The Stanley Center’s genetics program has four key objectives:

1) Find the genes that drive neuropsychiatric illnesses
2) Determine the phenotypic structure of neuropsychiatric illnesses and the intermediate phenotypes related to each disorder
3) Place identified genes into pathways and networks that govern pathogenesis
4) Leverage genetic variation to identify biological assays that will be effective models for disease

1) Find the genes that drive neuropsychiatric illnesses

Sample collection and data generation

The continued success of the genetics program starts with sample availability. The genotyping and sequencing efforts of the past decade have demonstrated that psychiatric illnesses are highly polygenic, with thousands of risk variants of modest effects scattered across the genome. Such a genetic architecture necessitates genetic data generation and analysis at scale and, crucially, with sufficient representation from all ancestries to capture the extent of genetic diversity. The Stanley Global Neuropsychiatric Genetics Initiative (Stanley Global), which aims to diversify genetic sample collection outside of the United States and Northern Europe, is described here.

For genetic analysis of psychiatric disorders, the genetics program pursues three primary data generation activities: array-based genotyping, whole exome sequencing (WES) and whole genome sequencing (WGS). Each approach has upsides and downsides, with the primary tradeoff between the depth of characterization of each genome and the sample size achievable (given cost).

These efforts have succeeded in identifying hundreds of genome-wide significant loci across schizophrenia, bipolar disorder, ADHD, autism spectrum disorder (ASD) and other brain disorders, as well as in identifying more than 30 genes that drive ASD, primarily with co-morbid intellectual disability.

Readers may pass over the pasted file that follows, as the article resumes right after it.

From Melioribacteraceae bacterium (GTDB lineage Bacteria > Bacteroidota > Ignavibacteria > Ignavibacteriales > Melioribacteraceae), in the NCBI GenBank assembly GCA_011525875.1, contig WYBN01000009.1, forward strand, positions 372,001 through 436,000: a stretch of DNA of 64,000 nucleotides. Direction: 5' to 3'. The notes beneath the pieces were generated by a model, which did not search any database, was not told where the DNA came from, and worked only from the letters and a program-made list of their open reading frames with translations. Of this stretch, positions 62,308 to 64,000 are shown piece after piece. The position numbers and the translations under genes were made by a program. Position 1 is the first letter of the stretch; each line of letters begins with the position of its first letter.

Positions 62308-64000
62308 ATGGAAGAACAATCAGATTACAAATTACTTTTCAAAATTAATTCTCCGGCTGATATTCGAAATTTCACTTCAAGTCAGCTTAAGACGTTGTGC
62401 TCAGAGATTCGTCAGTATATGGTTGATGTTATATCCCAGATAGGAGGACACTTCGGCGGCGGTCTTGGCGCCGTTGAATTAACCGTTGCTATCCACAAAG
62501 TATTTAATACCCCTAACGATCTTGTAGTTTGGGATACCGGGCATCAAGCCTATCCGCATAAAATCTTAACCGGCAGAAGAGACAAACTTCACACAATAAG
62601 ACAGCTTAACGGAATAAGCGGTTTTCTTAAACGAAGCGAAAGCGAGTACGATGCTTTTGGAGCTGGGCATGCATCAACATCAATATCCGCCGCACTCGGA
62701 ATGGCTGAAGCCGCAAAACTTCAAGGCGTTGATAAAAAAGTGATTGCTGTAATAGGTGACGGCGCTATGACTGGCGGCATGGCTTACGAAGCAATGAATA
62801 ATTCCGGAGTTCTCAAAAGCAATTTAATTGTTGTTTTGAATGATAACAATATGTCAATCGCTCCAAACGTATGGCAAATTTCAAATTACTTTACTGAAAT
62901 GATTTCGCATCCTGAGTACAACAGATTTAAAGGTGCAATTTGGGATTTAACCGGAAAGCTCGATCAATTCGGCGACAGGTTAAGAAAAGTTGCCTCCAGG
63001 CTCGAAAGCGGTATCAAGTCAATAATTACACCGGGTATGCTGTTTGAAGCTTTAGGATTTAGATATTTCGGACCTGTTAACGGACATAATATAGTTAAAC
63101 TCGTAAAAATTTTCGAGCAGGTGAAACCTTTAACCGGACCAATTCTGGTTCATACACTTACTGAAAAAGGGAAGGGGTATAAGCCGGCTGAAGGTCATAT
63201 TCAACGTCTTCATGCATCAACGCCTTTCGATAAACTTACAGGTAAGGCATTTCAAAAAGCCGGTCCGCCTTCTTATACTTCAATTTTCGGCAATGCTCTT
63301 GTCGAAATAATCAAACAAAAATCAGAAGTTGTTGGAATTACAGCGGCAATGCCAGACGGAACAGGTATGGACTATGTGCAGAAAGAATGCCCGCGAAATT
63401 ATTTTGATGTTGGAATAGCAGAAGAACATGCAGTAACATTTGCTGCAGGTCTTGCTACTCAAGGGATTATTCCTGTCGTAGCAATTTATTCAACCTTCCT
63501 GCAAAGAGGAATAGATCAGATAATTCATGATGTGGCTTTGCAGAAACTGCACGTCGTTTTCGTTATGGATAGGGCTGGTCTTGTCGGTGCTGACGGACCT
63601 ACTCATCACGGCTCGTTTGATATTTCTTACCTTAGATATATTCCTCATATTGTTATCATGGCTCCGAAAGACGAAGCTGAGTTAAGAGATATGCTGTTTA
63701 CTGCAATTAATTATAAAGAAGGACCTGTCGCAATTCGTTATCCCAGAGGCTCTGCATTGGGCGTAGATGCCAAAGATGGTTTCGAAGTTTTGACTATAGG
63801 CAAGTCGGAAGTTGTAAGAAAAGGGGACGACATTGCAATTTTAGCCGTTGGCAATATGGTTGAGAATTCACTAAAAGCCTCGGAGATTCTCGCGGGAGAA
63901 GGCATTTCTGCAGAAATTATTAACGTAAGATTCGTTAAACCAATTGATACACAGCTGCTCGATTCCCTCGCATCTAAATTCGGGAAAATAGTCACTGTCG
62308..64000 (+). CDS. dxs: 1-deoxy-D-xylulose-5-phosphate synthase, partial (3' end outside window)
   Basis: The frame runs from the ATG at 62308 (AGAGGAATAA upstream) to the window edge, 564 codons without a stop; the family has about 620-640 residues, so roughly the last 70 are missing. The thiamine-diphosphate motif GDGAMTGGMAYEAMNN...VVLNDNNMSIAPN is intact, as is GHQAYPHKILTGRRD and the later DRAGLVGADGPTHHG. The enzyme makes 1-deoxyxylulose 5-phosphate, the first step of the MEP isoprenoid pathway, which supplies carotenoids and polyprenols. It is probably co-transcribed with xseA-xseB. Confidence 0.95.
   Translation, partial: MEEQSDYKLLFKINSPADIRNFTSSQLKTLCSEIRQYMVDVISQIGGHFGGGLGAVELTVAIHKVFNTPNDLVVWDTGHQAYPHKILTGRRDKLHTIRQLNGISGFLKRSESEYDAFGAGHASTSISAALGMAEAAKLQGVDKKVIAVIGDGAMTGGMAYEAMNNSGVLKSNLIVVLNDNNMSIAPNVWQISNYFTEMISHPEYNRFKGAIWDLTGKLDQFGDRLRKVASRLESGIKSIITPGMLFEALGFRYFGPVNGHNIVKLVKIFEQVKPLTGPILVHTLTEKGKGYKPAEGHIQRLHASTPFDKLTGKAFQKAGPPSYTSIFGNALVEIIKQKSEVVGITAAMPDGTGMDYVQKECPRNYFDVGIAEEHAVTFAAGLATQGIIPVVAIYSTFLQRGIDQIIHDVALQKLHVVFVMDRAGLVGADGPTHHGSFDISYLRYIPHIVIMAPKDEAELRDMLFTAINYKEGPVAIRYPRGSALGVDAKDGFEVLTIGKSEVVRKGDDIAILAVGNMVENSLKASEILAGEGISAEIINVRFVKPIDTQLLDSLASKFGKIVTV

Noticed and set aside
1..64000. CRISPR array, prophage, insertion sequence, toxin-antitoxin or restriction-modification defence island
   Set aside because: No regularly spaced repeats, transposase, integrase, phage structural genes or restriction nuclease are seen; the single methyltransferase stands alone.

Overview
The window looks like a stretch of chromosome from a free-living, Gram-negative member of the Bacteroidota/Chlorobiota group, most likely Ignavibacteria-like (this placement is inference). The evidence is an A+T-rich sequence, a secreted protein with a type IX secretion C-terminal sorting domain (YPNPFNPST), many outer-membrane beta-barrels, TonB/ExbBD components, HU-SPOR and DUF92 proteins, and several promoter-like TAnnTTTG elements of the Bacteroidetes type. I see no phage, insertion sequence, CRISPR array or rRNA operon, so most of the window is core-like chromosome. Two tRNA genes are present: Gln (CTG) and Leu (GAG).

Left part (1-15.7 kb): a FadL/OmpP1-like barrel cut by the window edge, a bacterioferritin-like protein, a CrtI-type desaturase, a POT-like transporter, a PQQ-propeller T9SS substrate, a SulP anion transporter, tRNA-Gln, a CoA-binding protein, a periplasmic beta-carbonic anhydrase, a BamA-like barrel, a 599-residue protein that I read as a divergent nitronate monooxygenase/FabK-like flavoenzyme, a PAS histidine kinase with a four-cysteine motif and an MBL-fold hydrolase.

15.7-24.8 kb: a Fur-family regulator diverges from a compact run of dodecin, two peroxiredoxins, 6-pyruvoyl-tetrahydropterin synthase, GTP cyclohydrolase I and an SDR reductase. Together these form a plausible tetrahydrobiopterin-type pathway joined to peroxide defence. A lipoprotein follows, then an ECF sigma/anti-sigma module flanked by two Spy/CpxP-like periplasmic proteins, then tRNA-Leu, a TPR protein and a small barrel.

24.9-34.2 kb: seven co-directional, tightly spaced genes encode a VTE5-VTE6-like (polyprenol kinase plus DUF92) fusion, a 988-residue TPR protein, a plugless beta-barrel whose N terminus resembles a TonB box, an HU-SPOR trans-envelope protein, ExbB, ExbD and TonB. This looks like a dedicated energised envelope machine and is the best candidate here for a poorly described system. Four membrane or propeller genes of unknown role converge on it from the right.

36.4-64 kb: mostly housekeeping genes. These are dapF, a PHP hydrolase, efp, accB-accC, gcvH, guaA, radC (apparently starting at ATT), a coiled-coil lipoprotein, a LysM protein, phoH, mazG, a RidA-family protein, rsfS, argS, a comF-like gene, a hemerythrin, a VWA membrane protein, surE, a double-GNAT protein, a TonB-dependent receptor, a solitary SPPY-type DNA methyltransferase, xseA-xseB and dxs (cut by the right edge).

Computational methods

While the scale of sample collection has been key, the aggregation of vast numbers of samples does not in itself guarantee success — and with growing study sizes come new challenges. To meet these challenges, the genetics team is continuing to develop more useful and powerful computational tools to handle the unprecedented scale of the genomic data being generated, and remains committed to sharing these open-source programs with the broader community. For example, Hail, an open-source, scalable framework for exploring and analyzing genetic data, is available online, and Genome STRucture in Populations (Genome STRiP), for analysis of genome structural variation, has been downloaded more than 2,000 times. Furthermore, the team is invested in creating novel statistical methods that allow researchers to parse the uncovered associations to gain insight into how and where they are acting to contribute to disease risk.

2) Determine the phenotypic structure of psychiatric disorders and identify the intermediate phenotypes related to each disorder

Genetic analyses of common and rare variation have already revealed a number of key insights into the structure of psychiatric disorders. Across major psychiatric disorders, there is widespread sharing of common variant risk factors (for instance, between bipolar disorder and schizophrenia), suggesting that the disease constructs do not reflect unitary pathogenic processes.

Within ASDs, for example, it has been clearly established that strong acting de novo variants are more likely to be seen in cases with co-occurring neurodevelopmental problems, such as intellectual disabilities or epilepsy. Indeed, ASD-associated de novo mutations that yield protein truncations are far more commonly observed in global developmental delay than in autism itself. Recent work, however, has shown that the common variant influences on ASD risk have different phenotypic affinities. Specifically, common polygenic risk for ASDs is positively associated with intelligence and educational attainment. These findings suggest that different genetic risk factors for a diagnostic outcome like ASD may create that risk through different pathways and processes.